Re: ORERs


John Barry
 

Ike,

Case in point, the ATSF Bx-41 & 42. Listed in the Jan 45 ORER as series X to Y, 0 cars, so I thought I wouldn't need any for my Dec 44 layout.  Turns out when you look at the live lists, several dozen were actually converted by that date and they are valid for my time frame.  Gross numbers seem relatively close though if you are looking for relative fleet sizes.  With the data for the planned conversions listed, they were immediately available for interchange service.
 
John Barry
 
ATSF North Bay Lines 
Golden Gates & Fast Freights 
Lovettsville, VA

707-490-9696 

PO Box 44736 
Washington, DC 20026-4736



From: "george eichelberger geichelberger@... [STMFC]"
To: STMFC@...
Sent: Saturday, April 8, 2017 9:41 AM
Subject: [STMFC] Re: ORERs

 
Re car quantities in RER

Can I suggest using RERs to determine the quantity of any railroad equipment at a particular time is subject to a lot of error?

If a series of cars is due to be taken off the roster due to age or rebuilding, there is no need for a railroad to “count down” the number of cars in a series with any accuracy. For example, if car in a series was scrapped, it could never appear in interchange. No clerk would look in an RER and care there were XX number of cars still in service, they would only be looking for the data on the specific car number they were concerned about. All they would be looking for is the car series that single car comes from to determine the Capy, etc. they needed to know.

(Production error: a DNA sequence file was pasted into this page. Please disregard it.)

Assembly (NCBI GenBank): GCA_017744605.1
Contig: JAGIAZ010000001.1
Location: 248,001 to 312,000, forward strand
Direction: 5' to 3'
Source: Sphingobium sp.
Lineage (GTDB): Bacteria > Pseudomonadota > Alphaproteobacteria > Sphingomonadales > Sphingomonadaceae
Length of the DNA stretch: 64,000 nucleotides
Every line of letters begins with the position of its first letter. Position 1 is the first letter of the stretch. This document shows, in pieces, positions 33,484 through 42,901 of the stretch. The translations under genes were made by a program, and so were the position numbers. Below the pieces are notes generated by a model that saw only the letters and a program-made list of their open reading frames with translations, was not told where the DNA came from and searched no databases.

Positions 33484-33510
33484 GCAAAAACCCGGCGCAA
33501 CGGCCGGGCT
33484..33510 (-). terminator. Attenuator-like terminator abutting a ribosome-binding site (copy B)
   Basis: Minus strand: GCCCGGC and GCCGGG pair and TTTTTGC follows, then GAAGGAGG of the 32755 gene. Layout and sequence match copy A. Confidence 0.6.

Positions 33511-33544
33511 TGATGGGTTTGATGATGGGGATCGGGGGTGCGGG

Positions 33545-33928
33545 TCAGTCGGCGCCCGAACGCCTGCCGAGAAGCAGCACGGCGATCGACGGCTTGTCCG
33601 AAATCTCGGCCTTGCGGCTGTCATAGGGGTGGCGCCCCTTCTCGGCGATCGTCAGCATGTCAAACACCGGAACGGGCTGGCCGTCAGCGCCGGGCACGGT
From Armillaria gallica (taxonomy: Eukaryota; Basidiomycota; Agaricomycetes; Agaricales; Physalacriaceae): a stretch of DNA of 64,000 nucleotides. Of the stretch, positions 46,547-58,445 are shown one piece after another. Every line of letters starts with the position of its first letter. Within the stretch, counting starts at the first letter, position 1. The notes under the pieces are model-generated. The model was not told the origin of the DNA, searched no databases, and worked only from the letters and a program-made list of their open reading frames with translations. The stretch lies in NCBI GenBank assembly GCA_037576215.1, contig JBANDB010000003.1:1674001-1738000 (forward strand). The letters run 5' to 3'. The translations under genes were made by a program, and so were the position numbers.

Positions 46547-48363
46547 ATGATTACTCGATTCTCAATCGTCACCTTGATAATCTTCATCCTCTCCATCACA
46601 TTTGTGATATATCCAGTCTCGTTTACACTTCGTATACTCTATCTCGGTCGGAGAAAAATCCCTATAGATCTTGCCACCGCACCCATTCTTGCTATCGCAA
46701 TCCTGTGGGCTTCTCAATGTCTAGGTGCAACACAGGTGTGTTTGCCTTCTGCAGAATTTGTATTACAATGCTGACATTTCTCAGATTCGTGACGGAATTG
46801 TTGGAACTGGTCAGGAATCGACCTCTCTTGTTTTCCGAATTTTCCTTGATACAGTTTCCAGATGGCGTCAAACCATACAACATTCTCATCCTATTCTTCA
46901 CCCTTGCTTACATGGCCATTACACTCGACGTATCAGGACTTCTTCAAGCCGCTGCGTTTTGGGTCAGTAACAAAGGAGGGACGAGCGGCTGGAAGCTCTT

The Southern’s practice seemed to be to modify car quantities for cars in service but stop making RER changes if they decided to take that series out of service. Rather than try to keep changing continually declining numbers, they would wait until none were left and delete the entire series.

The reverse was also true, cars could be in the RER that were not yet on the roster. They would never be seen in interchange so there would be no problem. Because cars had to be in the RER before they could be interchanged, the entry needed to be in place before they were delivered or in service.

In at least one Southern Rwy case, a series of cars was in the RER that never existed. The plan was for a group of 40 foot box cars to be given 70-ton trucks and renumbered. That group of cars existed twice in the RER, once under their original number series and also with their new 70-ton capacity numbers. For whatever reason, the 70-ton trucks were not purchased. Some repainted/renumbered cars had to be changed back to their 50-ton road numbers.

RERs are a good, widely available resource but we need to be careful using them to answer questions they were never intended to deal with.

Ike



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